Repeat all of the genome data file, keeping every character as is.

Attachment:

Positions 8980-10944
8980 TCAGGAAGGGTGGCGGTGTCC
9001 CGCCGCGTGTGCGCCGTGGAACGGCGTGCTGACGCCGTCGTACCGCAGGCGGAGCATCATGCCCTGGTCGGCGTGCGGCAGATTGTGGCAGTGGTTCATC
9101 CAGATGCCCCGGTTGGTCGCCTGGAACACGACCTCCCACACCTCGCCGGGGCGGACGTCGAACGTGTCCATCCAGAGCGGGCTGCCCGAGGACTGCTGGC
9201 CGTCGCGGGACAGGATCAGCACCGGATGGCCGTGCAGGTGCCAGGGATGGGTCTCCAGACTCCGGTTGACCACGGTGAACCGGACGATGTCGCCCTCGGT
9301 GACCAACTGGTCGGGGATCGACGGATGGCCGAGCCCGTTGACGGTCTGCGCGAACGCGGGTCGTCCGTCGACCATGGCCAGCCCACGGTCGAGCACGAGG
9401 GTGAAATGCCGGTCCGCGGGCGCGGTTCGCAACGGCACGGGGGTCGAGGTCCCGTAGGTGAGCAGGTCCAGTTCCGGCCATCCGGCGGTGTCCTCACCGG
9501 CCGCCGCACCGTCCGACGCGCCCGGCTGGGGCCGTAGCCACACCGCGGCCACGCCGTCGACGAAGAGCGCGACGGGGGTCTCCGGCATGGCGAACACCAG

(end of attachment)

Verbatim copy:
Positions 8980-10944
8980 TCAGGAAGGGTGGCGGTGTCC
9001 CGCCGCGTGTGCGCCGTGGAACGGCGTGCTGACGCCGTCGTACCGCAGGCGGAGCATCATGCCCTGGTCGGCGTGCGGCAGATTGTGGCAGTGGTTCATC
9101 CAGATGCCCCGGTTGGTCGCCTGGAACACGACCTCCCACACCTCGCCGGGGCGGACGTCGAACGTGTCCATCCAGAGCGGGCTGCCCGAGGACTGCTGGC
9201 CGTCGCGGGACAGGATCAGCACCGGATGGCCGTGCAGGTGCCAGGGATGGGTCTCCAGACTCCGGTTGACCACGGTGAACCGGACGATGTCGCCCTCGGT
9301 GACCAACTGGTCGGGGATCGACGGATGGCCGAGCCCGTTGACGGTCTGCGCGAACGCGGGTCGTCCGTCGACCATGGCCAGCCCACGGTCGAGCACGAGG
9401 GTGAAATGCCGGTCCGCGGGCGCGGTTCGCAACGGCACGGGGGTCGAGGTCCCGTAGGTGAGCAGGTCCAGTTCCGGCCATCCGGCGGTGTCCTCACCGG
9501 CCGCCGCACCGTCCGACGCGCCCGGCTGGGGCCGTAGCCACACCGCGGCCACGCCGTCGACGAAGAGCGCGACGGGGGTCTCCGGCATGGCGAACACCAG